If we follow this idea that Jack is Marla, it also brings us to some interesting conclusions. For example, Andrew states that Jack really did pack a dildo into his bag - the one which is confiscated by airport security for 'vibrating' - since he packed it as Marla. His confusion about the situation shows that following his encounter with Tyler, he has now disassociated himself with Marla. The security guard even hints at this when he states: “Of course it's company policy never to imply ownership in the event of a dildo, we have to use the indefinite article a dildo, never your dildo."

We know Marla has a dildo, since we see one in her hotel room. Interestingly, she states to Tyler that it is "no threat to you," since Tyler is still a 'man' and presumably has all his genitals. This implies, however, that it would be a threat to Jack, who does not.

Self Improvement is Masturbation

This could be one of the most telling quotes of this theory.

If we are to assume that Jack, Marla and Tyler are all the same person, then the sex scenes between Tyler and Marla are actually moments in which Jack is masturbating.

Interesting, when this occurs, Jack is elsewhere in the house doing sit-ups or reading, i.e. self-improvement.

Furthermore, in the above quote, Tyler actually says "masturbation is self improvement, now self destruction..." before trailing off. In the original script the quote is, "masturbation is self improvement, now self destruction is the answer." When Marla and Tyler are having sex, interestingly the house is falling apart, which hints at Jack's own mental self-destruction as the three personalities converge.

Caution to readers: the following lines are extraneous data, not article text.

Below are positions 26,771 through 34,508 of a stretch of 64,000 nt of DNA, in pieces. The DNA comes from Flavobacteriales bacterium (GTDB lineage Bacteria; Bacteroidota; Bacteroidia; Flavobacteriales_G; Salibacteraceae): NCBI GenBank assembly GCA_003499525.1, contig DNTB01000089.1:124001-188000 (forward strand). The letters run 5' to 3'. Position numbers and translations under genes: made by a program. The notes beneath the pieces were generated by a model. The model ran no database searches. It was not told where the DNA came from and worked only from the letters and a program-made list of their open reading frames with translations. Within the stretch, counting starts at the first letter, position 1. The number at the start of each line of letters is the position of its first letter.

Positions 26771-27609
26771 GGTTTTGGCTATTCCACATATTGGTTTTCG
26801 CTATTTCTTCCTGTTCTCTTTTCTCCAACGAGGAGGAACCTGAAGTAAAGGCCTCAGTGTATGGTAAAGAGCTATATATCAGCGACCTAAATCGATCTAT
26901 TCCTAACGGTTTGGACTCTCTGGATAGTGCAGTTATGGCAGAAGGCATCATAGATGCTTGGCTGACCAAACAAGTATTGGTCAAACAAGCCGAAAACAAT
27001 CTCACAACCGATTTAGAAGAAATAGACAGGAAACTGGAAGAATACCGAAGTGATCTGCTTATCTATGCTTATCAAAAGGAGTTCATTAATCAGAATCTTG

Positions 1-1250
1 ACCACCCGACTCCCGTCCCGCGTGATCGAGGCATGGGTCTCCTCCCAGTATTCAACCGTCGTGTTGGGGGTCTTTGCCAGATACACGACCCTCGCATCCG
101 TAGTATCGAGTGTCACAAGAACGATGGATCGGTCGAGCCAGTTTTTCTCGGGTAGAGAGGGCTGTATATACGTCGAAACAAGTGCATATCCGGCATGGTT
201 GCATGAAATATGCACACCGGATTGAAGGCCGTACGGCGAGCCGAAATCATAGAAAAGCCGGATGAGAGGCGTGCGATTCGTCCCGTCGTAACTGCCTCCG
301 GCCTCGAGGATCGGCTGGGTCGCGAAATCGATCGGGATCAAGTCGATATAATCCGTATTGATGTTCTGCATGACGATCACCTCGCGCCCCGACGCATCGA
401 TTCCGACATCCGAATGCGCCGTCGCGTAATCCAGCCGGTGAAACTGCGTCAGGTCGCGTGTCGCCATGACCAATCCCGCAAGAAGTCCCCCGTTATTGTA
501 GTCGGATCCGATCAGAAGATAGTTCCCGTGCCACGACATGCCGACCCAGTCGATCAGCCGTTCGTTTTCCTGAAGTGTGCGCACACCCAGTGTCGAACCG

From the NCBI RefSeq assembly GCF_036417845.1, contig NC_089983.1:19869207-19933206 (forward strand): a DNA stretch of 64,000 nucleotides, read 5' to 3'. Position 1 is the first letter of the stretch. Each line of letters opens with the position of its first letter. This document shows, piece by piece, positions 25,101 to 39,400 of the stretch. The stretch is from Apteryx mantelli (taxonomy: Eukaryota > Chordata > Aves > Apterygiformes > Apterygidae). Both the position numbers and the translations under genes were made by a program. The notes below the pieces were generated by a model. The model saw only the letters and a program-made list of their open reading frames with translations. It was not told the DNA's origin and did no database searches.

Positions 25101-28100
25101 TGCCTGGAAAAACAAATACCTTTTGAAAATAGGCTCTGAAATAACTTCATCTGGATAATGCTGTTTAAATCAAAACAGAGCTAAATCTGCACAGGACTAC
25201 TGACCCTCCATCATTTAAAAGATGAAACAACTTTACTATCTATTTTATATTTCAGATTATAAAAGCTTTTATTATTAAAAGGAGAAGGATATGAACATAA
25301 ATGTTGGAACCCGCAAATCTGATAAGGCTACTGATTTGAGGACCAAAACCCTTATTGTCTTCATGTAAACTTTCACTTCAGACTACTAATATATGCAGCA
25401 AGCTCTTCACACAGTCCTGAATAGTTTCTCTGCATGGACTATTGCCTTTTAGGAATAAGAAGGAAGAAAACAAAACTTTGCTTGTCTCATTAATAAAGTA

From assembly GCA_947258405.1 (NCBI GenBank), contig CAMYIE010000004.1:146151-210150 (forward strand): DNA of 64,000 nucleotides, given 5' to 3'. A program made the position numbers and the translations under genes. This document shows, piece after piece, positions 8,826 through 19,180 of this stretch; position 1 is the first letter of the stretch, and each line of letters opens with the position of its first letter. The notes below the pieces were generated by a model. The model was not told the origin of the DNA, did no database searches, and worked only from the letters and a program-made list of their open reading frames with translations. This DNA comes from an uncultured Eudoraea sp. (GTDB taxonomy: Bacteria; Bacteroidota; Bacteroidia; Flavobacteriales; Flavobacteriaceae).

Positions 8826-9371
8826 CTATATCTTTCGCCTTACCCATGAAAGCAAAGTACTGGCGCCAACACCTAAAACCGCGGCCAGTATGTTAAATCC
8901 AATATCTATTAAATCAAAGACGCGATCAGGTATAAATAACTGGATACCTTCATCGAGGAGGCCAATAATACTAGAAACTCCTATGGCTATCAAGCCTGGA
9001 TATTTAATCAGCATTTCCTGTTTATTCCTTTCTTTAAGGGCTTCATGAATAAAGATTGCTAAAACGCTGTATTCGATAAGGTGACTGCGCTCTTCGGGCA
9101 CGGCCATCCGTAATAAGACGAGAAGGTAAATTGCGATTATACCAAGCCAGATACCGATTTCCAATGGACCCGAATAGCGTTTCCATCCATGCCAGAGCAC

Furthermore, this theory claims the house on Paper Street (which is a city-planner's term for a street that has not been built yet) does not actually exist either, but is merely a space in which Jack's various personalities roam. Hence, Jack's annoyance at Marla returning to the house, and Tyler's insistence he is never spoken about in front of Marla.

Infectious Human Waste

This is another telling one.

As Tyler saves Marla from suicide, she runs away from her hotel room and shouts "She's infectious human waste." Her use of third person is interesting here, as, according to the theory, it is Jack running away, shouting about Marla.

Furthermore, Jack and Tyler literally use 'infectious waste' to make their soap. Marla uses this phrasing because she simultaneously knows everything Tyler and Jack know, since as the narrator explains at the beginning to the film, "I know this, because Tyler knows this." This could also explain why Tyler wears rubber gloves when having sex with Marla.

This is just a fraction of the fan theory developed by Andrew over at As well as going into further detail about Marla, he also outlines how Bob is also another element of Jack's personality. Furthermore, it seems he has 7 other 'Rules' to reveal, suggesting he really has conducted a deep reading into Fight Club. Future hinted theories include 'There is no Project Mayhem' and Raymond K. Hessel. Indeed, Andrew claims that virtually no one in Fight Club is real.

Now, you don't necessarily have to agree with all he's written, but it is hard to argue with some of his points. For his part, Chuck Palahniuk, the original author of Fight Club, seems to condone at least some of what Andrew says, as he has tweeted the website with his recommendation.


What do you think of the 'Marla does not exist' fan theory?